On the other side of the scale you do also have John Kerry helping muck up Syria. Kerry floundering in the Ukraine and Crimea. Kerry failing to move the ball forward in Iraq, Afghanistan, North Korea, Palestine, or blunting China as it assumed a pivotal role in Asia in every way except militarily (they’re working on it.) Kerry’s actual most significant real achievement was leaving Democratic voters wondering whether the country dodged a bullet in 2004 when George W. Bush beat Kerry to take on a dismal second term.
But Hillary! Never mind “one of,” Google chair Eric Schmidt called her “the most significant Secretary of State since Dean Acheson” (suck it, Kerry.) Secretary of State was only the first half of the prize Hillary got for clearing the way for Obama in 2008 (Barack shooing Joe Biden aside for her in 2016 was the second) and Clinton made the most of it. For herself.
Ignoring America’s real foreign policy needs (or was she being ignored?) she turned the State Department into an arm of her Foundation, projecting “soft power” on things like women’s issues and AIDS to pair with her eventual platform, all the while generating B-roll like an ersatz Angelina Jolie. She had the Department obsessively document her constant travels, with formal photos of Secretary Clinton alongside world leaders as well as selfies of Hil letting her hair down among her own diplomats. It was less a tenure in the same job once held by giants like Thomas Jefferson, James Madison, and Daniel Webster as it was a four-year campaign stop.
In the tally of history Hillary Clinton did… not much. Time Magazine listed her key accomplishments as “the liberation of Libya, establishment of diplomatic ties with Burma, and the assembly of a coalition against Iran.” In a summary piece, USA Today singled out “Clinton convinced Chinese leaders to free blind dissident Chen Guang Cheng,” who returned the favor by joining an American think tank opposing abortion and gay marriage.
From the horse’s mouth, quoting Hillary Herself, key accomplishments were “hosting town halls with global youth, raising awareness for religious minorities, protecting Internet freedom and advancing rights for women and the LGBT community around the world.” Not resume items as momentous as forever changing the Cold War balance of power by opening China like Henry Kissinger or assembling the first Gulf War coalition like James Baker. Meanwhile, the world owes Hillary for her significant contributions to the failed state of Libya and the subsequent refugee flow, the human misery of Syria, the missed chances of the Arab Spring, and failing to end other wars she helped start or voted for.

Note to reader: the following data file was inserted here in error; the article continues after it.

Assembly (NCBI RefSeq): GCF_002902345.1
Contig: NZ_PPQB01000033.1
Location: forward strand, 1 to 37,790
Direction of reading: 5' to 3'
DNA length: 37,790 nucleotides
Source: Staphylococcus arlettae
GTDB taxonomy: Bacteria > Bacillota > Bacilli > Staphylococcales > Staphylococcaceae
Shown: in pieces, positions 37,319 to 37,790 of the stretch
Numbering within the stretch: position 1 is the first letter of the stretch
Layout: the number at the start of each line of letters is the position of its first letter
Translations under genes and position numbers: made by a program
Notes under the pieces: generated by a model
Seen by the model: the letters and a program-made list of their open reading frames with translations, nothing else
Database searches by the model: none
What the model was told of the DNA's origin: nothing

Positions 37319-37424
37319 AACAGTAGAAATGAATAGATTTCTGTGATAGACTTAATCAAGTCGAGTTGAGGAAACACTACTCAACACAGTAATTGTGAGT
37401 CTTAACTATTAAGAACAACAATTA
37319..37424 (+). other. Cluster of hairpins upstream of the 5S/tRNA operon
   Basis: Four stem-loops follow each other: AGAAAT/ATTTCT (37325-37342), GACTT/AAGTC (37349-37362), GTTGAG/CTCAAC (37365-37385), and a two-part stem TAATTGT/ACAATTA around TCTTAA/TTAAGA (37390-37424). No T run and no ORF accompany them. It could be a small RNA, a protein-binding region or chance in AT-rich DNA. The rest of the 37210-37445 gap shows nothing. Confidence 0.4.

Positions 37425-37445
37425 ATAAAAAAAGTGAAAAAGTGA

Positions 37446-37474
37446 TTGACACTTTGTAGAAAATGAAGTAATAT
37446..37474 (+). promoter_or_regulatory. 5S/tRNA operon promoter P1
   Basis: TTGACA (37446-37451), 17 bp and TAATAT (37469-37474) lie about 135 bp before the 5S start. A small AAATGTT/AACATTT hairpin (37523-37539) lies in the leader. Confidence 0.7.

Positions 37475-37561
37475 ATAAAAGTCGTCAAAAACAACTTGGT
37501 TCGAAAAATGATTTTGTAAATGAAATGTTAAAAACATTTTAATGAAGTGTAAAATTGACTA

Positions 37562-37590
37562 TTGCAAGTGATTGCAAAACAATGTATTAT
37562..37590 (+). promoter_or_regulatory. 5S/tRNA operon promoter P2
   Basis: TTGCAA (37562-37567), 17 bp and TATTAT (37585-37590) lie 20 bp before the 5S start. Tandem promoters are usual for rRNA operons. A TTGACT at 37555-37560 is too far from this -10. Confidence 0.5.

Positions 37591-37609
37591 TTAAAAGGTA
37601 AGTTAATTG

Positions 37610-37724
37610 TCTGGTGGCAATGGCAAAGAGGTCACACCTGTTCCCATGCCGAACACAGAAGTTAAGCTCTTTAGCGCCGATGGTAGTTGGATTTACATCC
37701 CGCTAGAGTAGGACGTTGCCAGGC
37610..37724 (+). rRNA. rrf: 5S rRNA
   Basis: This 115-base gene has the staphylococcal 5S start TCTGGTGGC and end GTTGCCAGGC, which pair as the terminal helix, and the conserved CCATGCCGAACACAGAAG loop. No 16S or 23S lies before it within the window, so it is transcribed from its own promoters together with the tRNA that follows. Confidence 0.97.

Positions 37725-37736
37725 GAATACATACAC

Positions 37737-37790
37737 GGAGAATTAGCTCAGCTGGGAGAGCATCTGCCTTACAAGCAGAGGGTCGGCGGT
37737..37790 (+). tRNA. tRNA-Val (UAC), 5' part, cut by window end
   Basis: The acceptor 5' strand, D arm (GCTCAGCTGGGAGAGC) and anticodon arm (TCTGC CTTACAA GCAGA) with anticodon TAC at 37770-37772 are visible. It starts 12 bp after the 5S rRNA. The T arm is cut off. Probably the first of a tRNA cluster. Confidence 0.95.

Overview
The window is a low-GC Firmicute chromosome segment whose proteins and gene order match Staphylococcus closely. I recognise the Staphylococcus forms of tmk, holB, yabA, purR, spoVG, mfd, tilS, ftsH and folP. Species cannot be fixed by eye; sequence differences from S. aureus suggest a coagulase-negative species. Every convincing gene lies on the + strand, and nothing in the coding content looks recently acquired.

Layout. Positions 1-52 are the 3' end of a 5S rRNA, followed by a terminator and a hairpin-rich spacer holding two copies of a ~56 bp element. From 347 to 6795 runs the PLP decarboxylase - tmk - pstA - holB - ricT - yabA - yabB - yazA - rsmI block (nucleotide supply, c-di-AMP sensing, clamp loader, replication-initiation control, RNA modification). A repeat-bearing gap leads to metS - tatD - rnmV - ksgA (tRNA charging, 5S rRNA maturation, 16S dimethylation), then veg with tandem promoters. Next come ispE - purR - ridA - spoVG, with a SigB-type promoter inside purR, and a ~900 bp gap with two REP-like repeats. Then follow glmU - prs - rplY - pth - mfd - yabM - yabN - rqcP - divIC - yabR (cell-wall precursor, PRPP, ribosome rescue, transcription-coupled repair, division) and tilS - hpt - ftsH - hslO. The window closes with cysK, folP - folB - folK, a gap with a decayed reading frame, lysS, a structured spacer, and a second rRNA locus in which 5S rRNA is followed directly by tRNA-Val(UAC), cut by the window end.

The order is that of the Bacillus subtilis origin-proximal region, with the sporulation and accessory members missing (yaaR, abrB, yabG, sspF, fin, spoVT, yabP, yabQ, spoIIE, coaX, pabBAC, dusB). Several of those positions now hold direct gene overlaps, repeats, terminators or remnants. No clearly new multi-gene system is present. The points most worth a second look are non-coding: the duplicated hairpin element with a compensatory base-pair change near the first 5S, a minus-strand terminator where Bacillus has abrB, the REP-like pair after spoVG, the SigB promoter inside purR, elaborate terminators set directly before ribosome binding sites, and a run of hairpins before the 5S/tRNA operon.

A generation before Hillary we have Colin Powell and Condi Rice, whose only accomplishments as Secretary were to midwife marching America into the desert (Colin) and to march the State Department into the desert with the guaranteed-to-fail mission to create democracy in Iraq (Condi.)
The good news is today the U.S. is experiencing a peace of a sorts not by sweating out the sins of diplomacy, but just by not going around the world throwing matches into buckets of gasoline. Trump has made little use of his Secretaries of State and their Department. But as we’ve seen, no recent president made much use of those diplomats either.
The next Secretary, whether working for Trump or Biden, will find themselves in charge of a Cabinet agency is search of a mission. They may very well end up somewhere near the traditional ceremonial role of the Vice President, attending conferences and funerals, or perhaps simply overseeing a network of embassies to serve as America’s concierge abroad, arranging official visits for fact-finding Members of Congress, and hosting Washington bureaucrats in town to play at international relations.
If the U.S. government had suddenly to downsize into a smaller capital space, the State Department would likely end up on the curb, alongside those boxes of the kids’ elementary school drawings. Cute, good times, but why did we keep them all these years?
Peter Van Buren, a 24-year State Department veteran, is the author of We Meant Well: How I Helped Lose the Battle for the Hearts and Minds of the Iraqi People,Hooper’s War: A Novel of WWII Japan, and Ghosts of Tom Joad: A Story of the #99 Percent.